Joshua Clottey To Move Up In Weight, Will Eventually Box Up At Middleweight

By James Slater - Former IBF welterweight champion Joshua Clottey, last seen in that disappointing fight with pound-for-pound king Manny Pacquiao, is set to leave the 147-pound division behind. Always big for a welterweight, and having had to work increasingly hard to make the weight in recent times, the 33-year-old plans to fight again this year as a light-middleweight; with the ultimate goal being for him to box as a full middleweight.

This is according to one of “The Grand Master’s” trainers, who has been speaking with Ghana’s Joy Sports web site..

“He’s not jumping straight to middleweight, he’s going to junior-middleweight,” Alloway said of Clottey. “He is growing. I think it will help him [moving up]. “You can’t deceive nature. If you look at his record, his KO percentage is getting down, and that tells you if he has to shed a lot of weight before a fight there is no power behind his punches. I think he will do well [at the higher weight].”

So far, there is no mention of a date or an opponent, but the plan is for Clottey to fight again before the end of the year. Whoever the warrior from Accra, Ghana faces, he will be looking to put on a much better performance than the one he gave against Pac-Man back in March. Clottey remained in a defensive shell for practically all the fight, throwing only a sparse amount of punches. The New York based fighter, who fell to 35-4(20) with the wide points loss, later blamed the defeat on all manner of things (including a bad case of the runs!), but maybe he had given all he had to give in making weight for the fight; the biggest of his 15-year pro career.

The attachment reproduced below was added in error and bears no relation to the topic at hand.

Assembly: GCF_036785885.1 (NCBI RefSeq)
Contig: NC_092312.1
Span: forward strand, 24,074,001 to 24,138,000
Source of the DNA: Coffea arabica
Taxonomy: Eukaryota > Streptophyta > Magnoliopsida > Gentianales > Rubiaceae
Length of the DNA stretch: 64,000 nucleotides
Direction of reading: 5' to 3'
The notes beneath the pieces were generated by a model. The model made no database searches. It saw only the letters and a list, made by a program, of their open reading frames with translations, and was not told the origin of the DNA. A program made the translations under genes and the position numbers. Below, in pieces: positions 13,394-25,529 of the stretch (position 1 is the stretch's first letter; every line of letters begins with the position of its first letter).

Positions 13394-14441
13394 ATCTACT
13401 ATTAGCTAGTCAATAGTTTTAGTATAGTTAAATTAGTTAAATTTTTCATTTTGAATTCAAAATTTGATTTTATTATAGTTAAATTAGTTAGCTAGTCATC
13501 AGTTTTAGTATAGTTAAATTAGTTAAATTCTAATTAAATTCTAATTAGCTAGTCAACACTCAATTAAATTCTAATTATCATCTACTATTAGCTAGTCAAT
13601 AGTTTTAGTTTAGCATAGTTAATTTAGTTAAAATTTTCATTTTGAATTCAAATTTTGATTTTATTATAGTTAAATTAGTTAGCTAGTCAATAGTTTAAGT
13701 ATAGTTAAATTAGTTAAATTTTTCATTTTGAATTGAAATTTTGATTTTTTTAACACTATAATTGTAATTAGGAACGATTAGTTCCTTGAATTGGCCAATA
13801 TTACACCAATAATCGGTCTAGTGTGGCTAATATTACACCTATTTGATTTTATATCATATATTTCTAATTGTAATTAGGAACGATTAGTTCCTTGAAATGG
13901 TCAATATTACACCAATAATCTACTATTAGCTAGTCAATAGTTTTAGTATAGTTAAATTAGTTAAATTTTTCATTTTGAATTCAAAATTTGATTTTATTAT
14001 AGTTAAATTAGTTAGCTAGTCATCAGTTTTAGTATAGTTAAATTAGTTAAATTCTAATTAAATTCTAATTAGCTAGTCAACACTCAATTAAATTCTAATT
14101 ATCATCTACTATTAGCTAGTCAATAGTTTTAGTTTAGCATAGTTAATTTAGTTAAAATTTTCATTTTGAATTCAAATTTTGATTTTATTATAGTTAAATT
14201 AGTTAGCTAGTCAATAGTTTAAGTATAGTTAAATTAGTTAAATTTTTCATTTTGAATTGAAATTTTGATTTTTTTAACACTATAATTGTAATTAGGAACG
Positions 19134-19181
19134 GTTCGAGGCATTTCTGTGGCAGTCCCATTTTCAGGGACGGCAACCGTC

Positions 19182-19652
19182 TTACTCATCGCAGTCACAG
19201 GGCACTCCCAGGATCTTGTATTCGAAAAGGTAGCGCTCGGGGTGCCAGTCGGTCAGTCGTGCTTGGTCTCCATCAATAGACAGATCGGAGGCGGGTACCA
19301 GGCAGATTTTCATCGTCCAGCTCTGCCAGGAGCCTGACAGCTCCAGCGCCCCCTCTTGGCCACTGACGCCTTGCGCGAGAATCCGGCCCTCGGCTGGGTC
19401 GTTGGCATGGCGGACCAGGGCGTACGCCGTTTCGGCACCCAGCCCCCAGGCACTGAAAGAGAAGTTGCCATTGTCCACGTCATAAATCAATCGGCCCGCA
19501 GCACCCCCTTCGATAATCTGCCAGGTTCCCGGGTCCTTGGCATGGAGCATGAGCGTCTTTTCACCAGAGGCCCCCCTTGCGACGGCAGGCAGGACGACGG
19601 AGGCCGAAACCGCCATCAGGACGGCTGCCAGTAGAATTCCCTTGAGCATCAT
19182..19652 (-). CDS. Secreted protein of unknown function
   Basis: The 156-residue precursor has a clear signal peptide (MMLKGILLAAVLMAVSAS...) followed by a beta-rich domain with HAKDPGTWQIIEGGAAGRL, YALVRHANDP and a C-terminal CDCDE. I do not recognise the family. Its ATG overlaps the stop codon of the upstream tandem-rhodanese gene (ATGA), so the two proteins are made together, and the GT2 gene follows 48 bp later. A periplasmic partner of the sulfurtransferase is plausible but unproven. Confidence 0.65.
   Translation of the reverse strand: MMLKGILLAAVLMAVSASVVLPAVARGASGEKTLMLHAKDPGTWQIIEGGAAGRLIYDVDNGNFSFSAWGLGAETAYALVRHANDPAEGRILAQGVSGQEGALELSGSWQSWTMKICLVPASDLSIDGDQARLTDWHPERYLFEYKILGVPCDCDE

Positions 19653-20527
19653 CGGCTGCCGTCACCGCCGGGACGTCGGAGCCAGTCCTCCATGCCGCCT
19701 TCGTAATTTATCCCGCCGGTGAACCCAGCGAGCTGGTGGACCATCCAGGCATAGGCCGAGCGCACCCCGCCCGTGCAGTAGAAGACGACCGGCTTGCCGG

At 5’8” and with his broad back and shoulders, Clottey could possibly make a good, strong middleweight. Not rushing straight to 160-pounds sounds like a good idea, however, and a fight against a decent name at 154-pounds or thereabouts would prove interesting this year. Having only lost to the best as a welterweight (Pac-Man, Miguel Cotto, Antonio Margarito, and before that, to Carlos Baldomir way back in 1999, when he was DQ’d in a fight he was winning, due to illegal use of the head), Clottey has proven his resiliency and class.

Okay, his “no-show” against Pacquiao turned off a number of fans, but any fighter is entitled to an off night. Does Clottey deserve the benefit of the doubt, that this is what happened to him in March? Those fans willing to give him a break will no doubt tune into his next fight, and see for themselves whether or not he has the stuff needed to compete with the best at 154/160-pounds.

Article posted on 13.09.2010

Bookmark and Share

previous article: Tony Thompson: "I'd love another crack at Wladimir Klitschko"

next article: Steve Cunningham: “I want to get all these belts and be the greatest cruiserweight of all time”

If you detect any issues with the legality of this site, problems are always unintentional and will be corrected with notification.
The views and opinions of all writers expressed on do not necessarily state or reflect those of the Management.
Copyright © 2001- 2015 - Privacy Policy l Contact